Growing up, I spent every Friday night at my grandparents’ home, only a few blocks away from my own. And we were often in and out of their house during the week as well. Like as not, when I walked in, I’d find my grandfather sitting in the living room in his favorite chair.
My grandfather wasn’t what you’d call a smiley man. His resting face was grim. But he’d beam when I entered the room. “Hi, Granddaughter!” he’d say.
Always I remember him in that chair, his ash tray stand to one side, the table with the reading lamp and the clock with the numbers that flipped on the other, his feet propped on the ottoman while he watched the nightly national news, or Lawrence Welk, or his soap operas, or as he read Time, Newsweek, or U.S. News and World Report.
Sometimes I’d watch t.v. too, with him cautioning me not to sit too close to the big cabinet television with the record player in one end of it. “You won’t be able to have children when you grow up,” he’d warn me. Sometimes we’d play checkers on the ottoman.
Granddaddy died on September 24, 1980. It was my first encounter with death. I remember entering the house for the first time and dreading the sight of that empty chair.
When my grandmother decided to relocate to a retirement community, my mother moved into the house, and the furniture Mima couldn’t take was given away. My little sister got the chair. I took the Naugahyde recliner from the basement (which I believe was the predecessor of the chair I’m writing about). It didn’t last long–my kids have always been hard on furniture.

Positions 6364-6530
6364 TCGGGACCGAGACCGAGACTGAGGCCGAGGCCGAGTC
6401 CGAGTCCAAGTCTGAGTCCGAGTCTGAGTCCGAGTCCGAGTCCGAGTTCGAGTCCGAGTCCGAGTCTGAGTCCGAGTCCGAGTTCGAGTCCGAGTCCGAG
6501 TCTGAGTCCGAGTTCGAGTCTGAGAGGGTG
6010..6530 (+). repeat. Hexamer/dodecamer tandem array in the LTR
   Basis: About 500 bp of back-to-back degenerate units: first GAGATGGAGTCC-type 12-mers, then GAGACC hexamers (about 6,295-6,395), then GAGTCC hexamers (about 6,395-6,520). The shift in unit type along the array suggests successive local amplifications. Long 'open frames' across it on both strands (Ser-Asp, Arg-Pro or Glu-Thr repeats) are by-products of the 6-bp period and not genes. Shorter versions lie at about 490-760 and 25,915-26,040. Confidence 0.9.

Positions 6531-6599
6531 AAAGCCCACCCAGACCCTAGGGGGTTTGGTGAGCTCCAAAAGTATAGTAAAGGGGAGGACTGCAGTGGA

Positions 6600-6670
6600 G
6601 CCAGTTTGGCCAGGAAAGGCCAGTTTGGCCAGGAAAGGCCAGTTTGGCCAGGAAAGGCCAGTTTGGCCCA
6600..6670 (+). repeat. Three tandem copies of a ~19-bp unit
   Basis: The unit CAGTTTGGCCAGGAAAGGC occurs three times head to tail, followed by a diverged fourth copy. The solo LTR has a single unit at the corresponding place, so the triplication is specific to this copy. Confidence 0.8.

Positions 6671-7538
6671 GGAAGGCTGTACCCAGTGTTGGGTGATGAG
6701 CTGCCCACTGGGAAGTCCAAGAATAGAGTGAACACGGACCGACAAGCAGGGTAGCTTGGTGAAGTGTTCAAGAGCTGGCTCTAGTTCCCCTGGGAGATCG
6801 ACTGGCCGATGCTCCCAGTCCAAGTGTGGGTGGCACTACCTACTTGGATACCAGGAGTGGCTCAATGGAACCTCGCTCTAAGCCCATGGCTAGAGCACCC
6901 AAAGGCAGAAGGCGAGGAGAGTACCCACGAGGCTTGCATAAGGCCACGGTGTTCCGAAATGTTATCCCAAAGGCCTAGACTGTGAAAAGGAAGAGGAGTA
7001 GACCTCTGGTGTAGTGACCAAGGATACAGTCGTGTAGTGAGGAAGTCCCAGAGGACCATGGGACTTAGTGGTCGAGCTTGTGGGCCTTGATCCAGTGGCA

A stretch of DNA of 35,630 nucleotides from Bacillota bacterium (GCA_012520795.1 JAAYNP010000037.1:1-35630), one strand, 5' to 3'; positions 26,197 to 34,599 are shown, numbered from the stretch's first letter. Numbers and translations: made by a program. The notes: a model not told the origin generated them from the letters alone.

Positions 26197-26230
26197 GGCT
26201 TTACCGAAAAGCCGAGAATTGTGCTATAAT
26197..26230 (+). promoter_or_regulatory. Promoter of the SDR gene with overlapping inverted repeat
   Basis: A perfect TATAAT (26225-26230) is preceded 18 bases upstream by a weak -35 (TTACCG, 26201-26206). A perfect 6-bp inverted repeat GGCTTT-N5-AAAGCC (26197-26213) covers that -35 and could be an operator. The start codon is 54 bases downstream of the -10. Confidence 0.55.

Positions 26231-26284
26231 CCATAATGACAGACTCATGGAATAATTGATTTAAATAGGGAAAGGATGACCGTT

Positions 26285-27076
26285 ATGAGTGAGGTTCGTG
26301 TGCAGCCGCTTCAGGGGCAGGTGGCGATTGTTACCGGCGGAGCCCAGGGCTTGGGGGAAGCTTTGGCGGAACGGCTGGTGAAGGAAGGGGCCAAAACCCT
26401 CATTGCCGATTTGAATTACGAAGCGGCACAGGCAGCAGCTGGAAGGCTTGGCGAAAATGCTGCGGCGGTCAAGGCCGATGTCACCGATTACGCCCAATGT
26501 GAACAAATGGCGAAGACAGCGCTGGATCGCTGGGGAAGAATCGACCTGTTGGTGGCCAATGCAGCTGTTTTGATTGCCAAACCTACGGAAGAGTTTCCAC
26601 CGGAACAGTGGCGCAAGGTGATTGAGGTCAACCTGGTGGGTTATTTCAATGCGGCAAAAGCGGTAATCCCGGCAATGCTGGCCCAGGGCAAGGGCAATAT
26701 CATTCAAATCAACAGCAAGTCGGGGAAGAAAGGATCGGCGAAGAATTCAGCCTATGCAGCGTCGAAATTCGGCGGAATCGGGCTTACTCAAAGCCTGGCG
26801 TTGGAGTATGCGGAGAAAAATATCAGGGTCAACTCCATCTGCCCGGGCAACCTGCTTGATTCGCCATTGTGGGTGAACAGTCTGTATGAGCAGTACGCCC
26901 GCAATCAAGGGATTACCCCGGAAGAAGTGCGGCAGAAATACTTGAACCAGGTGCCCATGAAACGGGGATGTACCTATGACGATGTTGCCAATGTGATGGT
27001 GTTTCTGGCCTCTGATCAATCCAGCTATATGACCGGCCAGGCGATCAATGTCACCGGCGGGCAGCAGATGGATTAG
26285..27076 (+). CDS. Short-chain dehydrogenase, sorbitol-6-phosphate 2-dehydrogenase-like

I love old things and I love family things, and over time I had filled my house with items from my grandparents’ house. I was the one who took that cabinet t.v., even though it didn’t work anymore. I had the oil pastel portraits of my grandmother and great-grandmother, the Seth Thomas clock that used to hang in the living room, and so many other treasures that I took because I appreciated them and had room for them. When our house burned down almost five years ago, I lost it all. And felt guilty for being such a poor steward of family heirlooms and memories.
We’ve lived for five years in a house furnished by the love of friends and family. We’ve even added a few heirlooms from John’s grandmother’s house. Over time, the furniture has become ours, safe and familiar.
My sister moved at Christmastime. She decided she didn’t have room for Granddaddy’s chair and she asked me if I wanted it. She knew how much it would mean to me to have it. It found a new home in our family room.
I had visions of spending time sitting in it, but honestly it isn’t a very comfortable chair, at least not for me. Emily sits in it sometimes, but more often than not it’s inhabited by cats. Still, it makes me happy whenever I see it.